Tonight the Scouts went to the Provo Rec Center pool to work on some swimming requirements. As a Scout in Colorado I once took a plunge into the lake at Camp Tahosa, but panic set in when I realized I could not breathe – – the water in that mountain lake was colder than anything I’d ever experienced, and I was fished out of the water with a long metal hook. I was in awe of the Scouts I saw complete a 1-mile swim in the same lake. Later in the week, the lake was the site of a memorable canoeing contest.
Our troop entered a canoe race in which the canoes had to travel from the near shore of the lake to the far shore, and then back to the near shore again. This race was the climax of competitions among the troops that were at the camp that week. As the canoes made their way back toward the near shore, our troop was neck-and-neck with a troop just to its right. Those two canoes were in the lead – – our canoe would surge to a slight lead when our crew plunged its paddles into the water, but the lead would immediately change hands when the opposing crew then plunged its paddles into the water. As I observed from the shore, it seemed that the winner would simply be the team that put its paddles in the water last, that the victor would be determined essentially by chance. With about 10 feet to go it appeared that luck was on the side of the opposing troop – – given the distance to shore and the cadence of the paddling, the opposing crew would paddle last, and the opposing troop would win. But Steve Brown was positioned in the nose of our troop’s canoe, and Steve Brown was not leaving things to chance. As the nose of the opposing canoe was making its final surge ahead of our canoe, Steve Brown’s outstretched right hand suddenly appeared at the nose of the opposing canoe, grabbed hold of the nose, and with a strong backward thrust pushed the opposing canoe backwards, and propelled our canoe forward to victory!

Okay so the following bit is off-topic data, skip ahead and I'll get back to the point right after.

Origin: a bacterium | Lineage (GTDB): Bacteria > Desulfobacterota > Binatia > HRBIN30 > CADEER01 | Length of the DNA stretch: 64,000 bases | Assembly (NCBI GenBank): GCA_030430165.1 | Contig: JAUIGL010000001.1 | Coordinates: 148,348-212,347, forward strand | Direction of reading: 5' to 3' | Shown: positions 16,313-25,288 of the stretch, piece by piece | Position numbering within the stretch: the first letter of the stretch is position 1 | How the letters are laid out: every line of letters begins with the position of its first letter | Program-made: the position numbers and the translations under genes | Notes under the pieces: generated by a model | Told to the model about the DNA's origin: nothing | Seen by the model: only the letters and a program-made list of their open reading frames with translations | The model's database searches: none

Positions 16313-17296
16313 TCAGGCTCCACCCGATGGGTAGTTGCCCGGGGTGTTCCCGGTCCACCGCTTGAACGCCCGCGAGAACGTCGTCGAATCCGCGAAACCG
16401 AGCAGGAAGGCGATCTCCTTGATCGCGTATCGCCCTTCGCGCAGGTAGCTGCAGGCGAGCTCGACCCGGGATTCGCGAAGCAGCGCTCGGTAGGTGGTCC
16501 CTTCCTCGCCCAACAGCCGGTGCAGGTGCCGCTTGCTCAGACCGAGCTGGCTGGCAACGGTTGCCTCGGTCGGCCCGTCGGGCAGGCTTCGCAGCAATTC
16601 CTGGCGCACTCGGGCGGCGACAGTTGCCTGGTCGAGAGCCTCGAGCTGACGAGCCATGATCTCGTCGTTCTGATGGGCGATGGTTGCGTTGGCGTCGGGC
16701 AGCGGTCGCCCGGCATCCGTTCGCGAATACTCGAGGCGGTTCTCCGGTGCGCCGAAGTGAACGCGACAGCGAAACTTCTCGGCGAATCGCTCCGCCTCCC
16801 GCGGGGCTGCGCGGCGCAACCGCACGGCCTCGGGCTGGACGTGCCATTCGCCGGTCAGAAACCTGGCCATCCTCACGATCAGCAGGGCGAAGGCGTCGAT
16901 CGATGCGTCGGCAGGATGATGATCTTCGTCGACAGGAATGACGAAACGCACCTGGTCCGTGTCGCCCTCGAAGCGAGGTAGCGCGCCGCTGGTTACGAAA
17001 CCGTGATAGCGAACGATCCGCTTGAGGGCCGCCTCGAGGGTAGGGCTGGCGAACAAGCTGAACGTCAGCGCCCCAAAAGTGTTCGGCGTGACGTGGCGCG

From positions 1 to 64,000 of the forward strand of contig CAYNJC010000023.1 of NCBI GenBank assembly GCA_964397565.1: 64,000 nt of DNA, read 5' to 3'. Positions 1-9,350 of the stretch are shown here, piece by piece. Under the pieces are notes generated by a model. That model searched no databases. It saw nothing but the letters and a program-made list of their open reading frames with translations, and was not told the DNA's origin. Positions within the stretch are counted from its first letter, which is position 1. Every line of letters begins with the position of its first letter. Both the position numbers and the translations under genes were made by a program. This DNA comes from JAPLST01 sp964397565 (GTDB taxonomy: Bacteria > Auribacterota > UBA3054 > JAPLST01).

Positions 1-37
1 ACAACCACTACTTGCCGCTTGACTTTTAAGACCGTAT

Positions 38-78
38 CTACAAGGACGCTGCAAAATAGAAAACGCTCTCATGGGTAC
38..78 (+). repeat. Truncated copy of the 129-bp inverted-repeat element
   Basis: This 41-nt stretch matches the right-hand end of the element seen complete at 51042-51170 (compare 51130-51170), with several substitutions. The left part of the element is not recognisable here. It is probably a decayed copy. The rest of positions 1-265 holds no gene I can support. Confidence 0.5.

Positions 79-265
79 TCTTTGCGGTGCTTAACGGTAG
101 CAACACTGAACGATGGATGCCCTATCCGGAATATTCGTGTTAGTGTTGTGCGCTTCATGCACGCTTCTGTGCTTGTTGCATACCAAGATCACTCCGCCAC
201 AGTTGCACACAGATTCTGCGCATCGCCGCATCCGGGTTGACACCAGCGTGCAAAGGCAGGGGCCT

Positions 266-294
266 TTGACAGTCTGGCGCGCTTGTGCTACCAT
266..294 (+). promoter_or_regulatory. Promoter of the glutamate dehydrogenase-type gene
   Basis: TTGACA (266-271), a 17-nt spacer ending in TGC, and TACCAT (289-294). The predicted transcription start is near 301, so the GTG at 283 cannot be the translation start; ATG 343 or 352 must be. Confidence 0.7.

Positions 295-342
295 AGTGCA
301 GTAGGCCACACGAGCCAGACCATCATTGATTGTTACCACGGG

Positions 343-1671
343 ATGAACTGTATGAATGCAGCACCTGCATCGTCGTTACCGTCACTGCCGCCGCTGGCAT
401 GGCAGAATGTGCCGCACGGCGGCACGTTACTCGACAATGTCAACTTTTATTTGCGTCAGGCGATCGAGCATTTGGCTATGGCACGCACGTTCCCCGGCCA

(These reflections after an April 12 experience were written on June 7, 2006)